barred by the FRSA, a federal statute establishing a comprehensive regulatory scheme for
railroad safety. "FRSA provides the appropriate basis for analyzing whether a state law,
regulation or order affecting rail safety is pre-empted by federal law." Island Park,559
F.3d at 107. Only state laws "covering the same subject matter" as FRSA regulations are
preempted by the statute's preemption clause. Easterwood,5OT U.S. at 664. The
Supreme Court has held that a federal regulation covers the same subject as state law
when it "substantially subsume[s] the subject matter of the relevant state law."
2007, Congress amended the FRSA's preemption clause to exclude state law claims for
property damage which allege that apar1ry "failed to comply with the Federal standard
care established by a regulation . . . covering the subject matter[,]" or a state law claim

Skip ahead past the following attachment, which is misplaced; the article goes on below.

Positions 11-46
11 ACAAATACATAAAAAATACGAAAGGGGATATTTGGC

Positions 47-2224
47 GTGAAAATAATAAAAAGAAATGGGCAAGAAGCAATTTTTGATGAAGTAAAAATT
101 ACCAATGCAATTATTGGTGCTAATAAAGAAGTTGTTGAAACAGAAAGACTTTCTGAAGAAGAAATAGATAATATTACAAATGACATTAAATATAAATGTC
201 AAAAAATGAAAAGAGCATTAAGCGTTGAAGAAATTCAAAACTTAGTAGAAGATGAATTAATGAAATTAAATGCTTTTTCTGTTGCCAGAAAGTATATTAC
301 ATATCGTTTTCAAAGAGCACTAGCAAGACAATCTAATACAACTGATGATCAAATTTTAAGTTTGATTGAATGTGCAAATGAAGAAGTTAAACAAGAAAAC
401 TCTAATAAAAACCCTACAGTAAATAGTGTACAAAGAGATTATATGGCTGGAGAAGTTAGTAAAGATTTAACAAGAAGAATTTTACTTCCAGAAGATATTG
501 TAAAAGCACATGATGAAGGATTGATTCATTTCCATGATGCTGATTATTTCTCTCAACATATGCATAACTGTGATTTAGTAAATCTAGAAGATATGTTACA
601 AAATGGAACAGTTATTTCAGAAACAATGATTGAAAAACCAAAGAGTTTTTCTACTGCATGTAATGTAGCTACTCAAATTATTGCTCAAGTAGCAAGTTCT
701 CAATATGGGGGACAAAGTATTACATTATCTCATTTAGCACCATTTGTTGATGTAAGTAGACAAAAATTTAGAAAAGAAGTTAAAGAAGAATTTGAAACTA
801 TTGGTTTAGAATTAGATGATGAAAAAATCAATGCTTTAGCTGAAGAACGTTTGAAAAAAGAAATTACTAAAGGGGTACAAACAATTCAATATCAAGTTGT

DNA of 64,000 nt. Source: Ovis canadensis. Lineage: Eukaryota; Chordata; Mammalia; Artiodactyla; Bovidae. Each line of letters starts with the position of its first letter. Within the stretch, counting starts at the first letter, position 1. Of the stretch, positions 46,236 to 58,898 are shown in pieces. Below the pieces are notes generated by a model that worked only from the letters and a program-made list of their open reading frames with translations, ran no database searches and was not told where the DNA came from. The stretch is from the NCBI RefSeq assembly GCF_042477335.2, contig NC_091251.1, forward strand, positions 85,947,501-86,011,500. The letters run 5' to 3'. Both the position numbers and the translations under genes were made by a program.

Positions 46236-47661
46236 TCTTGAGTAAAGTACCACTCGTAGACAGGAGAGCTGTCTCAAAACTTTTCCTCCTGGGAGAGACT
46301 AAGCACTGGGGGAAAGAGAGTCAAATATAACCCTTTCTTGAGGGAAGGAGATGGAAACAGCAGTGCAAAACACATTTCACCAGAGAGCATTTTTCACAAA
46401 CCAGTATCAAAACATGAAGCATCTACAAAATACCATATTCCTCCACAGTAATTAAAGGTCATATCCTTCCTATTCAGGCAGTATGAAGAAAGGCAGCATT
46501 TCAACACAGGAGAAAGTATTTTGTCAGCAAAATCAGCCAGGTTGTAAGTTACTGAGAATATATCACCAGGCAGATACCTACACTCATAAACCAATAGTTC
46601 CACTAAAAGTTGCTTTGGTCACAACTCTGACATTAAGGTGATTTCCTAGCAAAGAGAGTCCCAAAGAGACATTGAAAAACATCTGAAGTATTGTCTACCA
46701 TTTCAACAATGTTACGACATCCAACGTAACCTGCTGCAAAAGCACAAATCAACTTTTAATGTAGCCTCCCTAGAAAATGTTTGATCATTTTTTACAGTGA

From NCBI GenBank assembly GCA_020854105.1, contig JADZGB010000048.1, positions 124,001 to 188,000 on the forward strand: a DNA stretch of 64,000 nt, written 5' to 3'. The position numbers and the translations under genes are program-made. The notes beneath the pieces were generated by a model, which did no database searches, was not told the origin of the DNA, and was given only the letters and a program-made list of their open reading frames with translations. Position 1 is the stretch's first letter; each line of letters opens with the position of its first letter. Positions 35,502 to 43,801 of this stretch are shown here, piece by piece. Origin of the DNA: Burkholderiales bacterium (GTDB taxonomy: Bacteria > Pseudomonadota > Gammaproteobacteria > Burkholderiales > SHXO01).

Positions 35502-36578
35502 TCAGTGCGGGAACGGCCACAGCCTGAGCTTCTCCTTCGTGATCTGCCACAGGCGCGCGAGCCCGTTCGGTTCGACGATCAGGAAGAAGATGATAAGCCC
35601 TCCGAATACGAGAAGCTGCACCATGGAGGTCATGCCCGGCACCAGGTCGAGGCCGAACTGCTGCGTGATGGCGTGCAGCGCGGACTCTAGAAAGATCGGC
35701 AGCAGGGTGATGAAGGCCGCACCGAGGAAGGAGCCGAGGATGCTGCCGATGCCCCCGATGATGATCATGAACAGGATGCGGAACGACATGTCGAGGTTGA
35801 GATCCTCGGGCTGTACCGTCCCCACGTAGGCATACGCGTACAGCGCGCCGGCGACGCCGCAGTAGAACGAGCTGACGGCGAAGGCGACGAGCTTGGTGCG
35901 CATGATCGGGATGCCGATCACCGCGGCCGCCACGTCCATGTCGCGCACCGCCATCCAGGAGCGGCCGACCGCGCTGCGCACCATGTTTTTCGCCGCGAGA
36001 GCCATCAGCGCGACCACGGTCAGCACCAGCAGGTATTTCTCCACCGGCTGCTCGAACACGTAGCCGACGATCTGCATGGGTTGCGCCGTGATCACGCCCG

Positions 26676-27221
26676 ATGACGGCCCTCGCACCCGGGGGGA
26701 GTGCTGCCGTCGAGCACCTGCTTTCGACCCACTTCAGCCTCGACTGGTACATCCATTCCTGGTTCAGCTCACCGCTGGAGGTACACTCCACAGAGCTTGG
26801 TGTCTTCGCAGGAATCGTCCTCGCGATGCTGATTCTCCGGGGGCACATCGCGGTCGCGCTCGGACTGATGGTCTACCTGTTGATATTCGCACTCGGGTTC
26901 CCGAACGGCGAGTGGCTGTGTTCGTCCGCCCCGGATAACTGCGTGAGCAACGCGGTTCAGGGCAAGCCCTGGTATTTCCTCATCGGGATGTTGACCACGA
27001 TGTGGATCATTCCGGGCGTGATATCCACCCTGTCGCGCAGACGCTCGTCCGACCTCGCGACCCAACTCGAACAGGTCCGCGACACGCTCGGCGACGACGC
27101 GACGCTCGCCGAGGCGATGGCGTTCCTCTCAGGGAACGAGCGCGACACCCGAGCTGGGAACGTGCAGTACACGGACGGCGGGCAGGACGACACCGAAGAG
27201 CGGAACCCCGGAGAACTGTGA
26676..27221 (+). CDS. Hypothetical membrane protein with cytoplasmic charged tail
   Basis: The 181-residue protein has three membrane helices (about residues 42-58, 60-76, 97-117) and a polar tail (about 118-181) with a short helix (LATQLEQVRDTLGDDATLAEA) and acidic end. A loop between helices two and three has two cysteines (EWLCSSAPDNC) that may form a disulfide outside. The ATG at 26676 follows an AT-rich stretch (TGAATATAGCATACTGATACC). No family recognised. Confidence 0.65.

alleging a violation of state law that "is not incompatible" with a federal regulation. Pub.
L. 110-s3 (121 Stat.453) (Aug.3,2007).
Plaintiffs' narrowed request for injunctive relief does not ask that NECR be
ordered to rebuild the embankment.
It seeks only to have the trespassing rip-rap rock
removed. An order directing NECR to remove the rocks would thus leave it free to
comply with safety regulations in any way it saw
The FRSA therefore does not
"substantially subsume" Plaintiffs' continuing trespass claim and it is not preempted by
the FRSA. Easterwood,50T U.S. at 664.
Whether Plaintiffs Are Entitled to Preliminary Injunctive Relief.
Standard of Review.
preliminary injunction is an extraordinary remedy never awarded as of right.
In each case, courts 'must balance the competing claims of injury and must consider the
effect on each party of the granting or withholding of the requested
Def. Council, 1nc.,555 U.S. 7,24 (2008) (quotingAmoco Prod. Co. v. Yill.
Gambell,48O U.S. 531,542 (1937)) (internal citation omiued). "A parly seeking a